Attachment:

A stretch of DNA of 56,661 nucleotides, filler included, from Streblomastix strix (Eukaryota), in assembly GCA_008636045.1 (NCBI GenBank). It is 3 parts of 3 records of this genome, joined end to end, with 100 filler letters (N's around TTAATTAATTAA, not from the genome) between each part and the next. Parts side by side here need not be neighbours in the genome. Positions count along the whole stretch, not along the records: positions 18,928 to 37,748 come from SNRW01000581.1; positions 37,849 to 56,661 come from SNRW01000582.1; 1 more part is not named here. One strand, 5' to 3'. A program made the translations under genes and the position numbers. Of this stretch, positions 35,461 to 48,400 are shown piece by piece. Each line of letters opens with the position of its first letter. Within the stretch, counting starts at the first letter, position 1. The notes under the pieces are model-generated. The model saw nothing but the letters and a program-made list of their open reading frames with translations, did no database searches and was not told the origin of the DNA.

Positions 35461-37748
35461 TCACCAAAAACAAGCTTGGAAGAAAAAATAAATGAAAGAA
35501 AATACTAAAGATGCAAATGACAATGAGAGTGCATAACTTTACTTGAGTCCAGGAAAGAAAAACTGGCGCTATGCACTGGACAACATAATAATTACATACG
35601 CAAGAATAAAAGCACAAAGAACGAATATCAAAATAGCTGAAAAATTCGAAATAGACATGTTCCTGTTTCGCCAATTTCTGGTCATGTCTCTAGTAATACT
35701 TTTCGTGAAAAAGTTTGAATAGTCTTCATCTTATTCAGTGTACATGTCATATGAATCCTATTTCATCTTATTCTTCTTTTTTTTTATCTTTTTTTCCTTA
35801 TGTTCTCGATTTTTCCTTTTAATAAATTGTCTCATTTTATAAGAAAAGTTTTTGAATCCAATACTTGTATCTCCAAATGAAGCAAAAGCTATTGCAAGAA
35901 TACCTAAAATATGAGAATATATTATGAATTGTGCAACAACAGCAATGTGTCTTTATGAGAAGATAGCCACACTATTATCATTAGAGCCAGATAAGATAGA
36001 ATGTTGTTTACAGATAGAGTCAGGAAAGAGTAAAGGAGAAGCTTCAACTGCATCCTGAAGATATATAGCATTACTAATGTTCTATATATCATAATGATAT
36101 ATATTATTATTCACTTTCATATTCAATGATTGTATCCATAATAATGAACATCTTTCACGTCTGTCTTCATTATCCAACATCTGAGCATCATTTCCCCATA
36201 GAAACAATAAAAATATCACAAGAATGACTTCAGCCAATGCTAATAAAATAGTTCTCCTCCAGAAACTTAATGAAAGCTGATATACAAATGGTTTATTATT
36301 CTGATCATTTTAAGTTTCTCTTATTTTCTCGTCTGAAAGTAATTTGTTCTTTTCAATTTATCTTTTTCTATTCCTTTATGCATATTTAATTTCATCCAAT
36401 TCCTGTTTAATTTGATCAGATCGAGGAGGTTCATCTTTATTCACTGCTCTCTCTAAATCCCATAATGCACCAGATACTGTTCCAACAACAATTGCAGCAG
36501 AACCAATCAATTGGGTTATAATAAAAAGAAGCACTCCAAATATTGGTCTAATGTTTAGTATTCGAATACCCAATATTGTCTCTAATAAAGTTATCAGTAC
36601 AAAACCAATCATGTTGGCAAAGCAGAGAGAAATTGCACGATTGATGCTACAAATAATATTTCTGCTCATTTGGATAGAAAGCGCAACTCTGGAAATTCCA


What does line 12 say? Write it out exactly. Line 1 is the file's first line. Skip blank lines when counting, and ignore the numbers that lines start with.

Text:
36301 CTGATCATTTTAAGTTTCTCTTATTTTCTCGTCTGAAAGTAATTTGTTCTTTTCAATTTATCTTTTTCTATTCCTTTATGCATATTTAATTTCATCCAAT